What 1 year of freelancing has taught me

3 min read | July 25, 2019
Exactly one year ago I got my first commision. In retrospective, it was absolutely pityful — it is 4.9 times smaller than my average commission and my largest commission is a mind-blowing 21 times that of my first commission. I would have had to do 21 banner ads to just make up for that monster commission.

It is kind of fascinating how the world works. Cannot believe it has been a year; it only feels like 6 months. Like, at most.

Anyway, I have learned that:

  1. Starting is the hardest; take it easy and slow. It will get easier and things will just kinda happen naturally. This advice is applicable for not only new commisisons, but also freelancing in general. It is not always a linear process.
  2. Constantly research and seek ways to experiment, improve yourself, your commission process, and everything in-between. Be the best you can be (but not necessarily perfect, there is only good enough).
  3. Protect yourself and your client. Remind your client what they hired you for (your expertise and skills). Set expectations. Write a Terms and Conditions, a Refund Policy. Force your client to read it. Make the link bold. Like, seriously.
  4. Never work for free. Take the money upfront, if you want to have full control of the situation. I have not had the displeasure of dealing with many terrible people, but when they come, it hits hard. Always be prepared to give a refund.
  5. Track everything you do. Some obvious examples are expenses (although I would recommend not having expenses at all, if you can help it), income (spreadsheets are super important), track your time (so you can get averages for types of projects), keep pinned messages and relevant material you need on-hand for later reference.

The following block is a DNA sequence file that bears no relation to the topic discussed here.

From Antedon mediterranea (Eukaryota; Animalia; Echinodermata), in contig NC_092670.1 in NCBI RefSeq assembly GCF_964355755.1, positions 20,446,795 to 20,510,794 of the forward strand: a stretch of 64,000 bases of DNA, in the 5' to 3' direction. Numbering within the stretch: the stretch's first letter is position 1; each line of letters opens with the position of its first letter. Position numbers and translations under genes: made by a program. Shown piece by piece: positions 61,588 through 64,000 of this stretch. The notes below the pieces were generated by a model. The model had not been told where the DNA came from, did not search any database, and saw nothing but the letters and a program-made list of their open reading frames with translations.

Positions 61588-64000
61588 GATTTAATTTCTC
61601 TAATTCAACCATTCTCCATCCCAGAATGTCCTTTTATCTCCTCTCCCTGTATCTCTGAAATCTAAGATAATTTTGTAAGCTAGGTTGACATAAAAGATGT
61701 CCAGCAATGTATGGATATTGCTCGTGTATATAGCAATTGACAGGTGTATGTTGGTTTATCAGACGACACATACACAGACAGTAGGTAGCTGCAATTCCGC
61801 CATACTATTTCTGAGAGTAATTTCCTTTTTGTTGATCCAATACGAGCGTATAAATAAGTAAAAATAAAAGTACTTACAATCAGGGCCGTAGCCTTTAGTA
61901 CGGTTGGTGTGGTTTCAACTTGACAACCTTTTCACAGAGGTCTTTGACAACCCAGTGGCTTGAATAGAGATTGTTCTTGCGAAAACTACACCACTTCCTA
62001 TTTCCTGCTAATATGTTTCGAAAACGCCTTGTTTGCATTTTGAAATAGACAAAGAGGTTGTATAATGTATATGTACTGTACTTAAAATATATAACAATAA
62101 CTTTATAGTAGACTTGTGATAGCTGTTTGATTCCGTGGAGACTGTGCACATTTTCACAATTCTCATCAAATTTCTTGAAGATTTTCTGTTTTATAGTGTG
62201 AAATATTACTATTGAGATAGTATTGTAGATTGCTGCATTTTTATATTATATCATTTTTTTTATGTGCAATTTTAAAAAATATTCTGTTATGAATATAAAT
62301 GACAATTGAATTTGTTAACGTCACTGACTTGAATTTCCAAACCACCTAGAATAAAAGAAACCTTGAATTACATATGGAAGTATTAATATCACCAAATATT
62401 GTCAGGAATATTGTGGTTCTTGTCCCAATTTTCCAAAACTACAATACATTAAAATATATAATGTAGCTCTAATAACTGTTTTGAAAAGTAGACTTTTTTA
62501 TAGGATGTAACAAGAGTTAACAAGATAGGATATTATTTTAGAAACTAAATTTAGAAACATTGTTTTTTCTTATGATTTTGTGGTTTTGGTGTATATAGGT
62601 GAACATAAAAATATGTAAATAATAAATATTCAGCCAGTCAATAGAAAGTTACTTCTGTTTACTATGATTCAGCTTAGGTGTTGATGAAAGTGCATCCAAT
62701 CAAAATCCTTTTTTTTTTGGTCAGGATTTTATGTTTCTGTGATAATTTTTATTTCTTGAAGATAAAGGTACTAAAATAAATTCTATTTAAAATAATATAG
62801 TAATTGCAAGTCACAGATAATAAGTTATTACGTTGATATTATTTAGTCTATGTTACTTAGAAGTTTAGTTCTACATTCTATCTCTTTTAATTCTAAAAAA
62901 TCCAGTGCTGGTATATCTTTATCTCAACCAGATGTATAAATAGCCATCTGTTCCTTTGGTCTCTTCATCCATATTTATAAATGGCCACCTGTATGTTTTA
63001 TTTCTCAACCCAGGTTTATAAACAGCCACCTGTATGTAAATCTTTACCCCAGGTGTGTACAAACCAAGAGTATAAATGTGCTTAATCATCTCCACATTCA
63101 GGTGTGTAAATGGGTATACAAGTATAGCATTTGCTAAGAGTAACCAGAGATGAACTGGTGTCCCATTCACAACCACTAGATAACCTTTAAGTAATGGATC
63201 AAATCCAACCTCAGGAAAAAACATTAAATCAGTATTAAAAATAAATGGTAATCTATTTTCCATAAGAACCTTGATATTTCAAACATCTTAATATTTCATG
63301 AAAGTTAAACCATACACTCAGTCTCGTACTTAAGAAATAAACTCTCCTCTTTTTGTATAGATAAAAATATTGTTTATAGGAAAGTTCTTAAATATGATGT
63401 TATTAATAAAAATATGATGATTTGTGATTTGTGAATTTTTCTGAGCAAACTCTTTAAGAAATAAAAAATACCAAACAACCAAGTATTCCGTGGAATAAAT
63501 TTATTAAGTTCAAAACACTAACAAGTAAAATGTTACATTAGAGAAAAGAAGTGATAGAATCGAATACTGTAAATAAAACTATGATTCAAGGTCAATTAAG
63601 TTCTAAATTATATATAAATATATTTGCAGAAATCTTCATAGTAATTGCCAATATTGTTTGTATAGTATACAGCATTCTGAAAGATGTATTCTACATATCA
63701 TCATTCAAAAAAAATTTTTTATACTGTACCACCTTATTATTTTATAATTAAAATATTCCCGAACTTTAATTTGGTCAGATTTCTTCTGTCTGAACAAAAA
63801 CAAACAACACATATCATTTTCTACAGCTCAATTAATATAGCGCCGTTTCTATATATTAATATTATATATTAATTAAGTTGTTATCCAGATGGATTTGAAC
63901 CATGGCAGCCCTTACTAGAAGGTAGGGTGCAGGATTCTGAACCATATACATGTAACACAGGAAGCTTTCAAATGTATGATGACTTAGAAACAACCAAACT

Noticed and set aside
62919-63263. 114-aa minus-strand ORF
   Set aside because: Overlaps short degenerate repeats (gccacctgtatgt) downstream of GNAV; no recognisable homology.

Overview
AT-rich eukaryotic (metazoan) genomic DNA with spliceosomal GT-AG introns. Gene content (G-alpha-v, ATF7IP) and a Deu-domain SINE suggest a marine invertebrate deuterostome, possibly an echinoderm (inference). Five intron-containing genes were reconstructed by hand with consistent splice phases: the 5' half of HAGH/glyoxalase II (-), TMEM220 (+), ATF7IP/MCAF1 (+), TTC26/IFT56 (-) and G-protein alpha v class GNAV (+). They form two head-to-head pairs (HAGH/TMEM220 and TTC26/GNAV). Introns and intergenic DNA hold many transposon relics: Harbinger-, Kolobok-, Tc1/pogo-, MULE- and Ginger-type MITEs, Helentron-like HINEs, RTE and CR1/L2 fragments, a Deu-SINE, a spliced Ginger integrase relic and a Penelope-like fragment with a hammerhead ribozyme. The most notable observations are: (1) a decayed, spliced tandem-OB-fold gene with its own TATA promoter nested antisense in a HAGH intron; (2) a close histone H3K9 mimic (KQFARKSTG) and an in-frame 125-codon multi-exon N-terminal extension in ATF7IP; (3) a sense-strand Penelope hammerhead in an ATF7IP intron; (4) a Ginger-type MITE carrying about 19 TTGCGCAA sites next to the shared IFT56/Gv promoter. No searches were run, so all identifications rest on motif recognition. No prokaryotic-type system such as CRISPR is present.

6. Over time get canned replies, templates. And get ready to answer a lot of the same questions, receive similar requests, and so on.
  7. Look from their perspective. Do not overwhelm your clients with too much information. Do not make them think, unless you have to (to make your point).
  8. Get to know your client and project intimately. I can more or less guess what kind of demographic a person fits into based on their tone of voice (which also helps with estimating budgets, taste, and so forth). And getting to know more background information about the project can help you to add extra little detail touches and go the extra mile.
  9. Take breaks (very important). Please. I struggle with this, but it is important to recognize when the human condition kicks in.
  10. Be genuine and be grateful (also very important). Just say thank you. Add a heart in there.

Thanks to the support of over 30 people I have now saved and put aside a significant amount of money for a laptop to help me in my ongoing ventures. ❤

How am I improving myself in the upcoming year?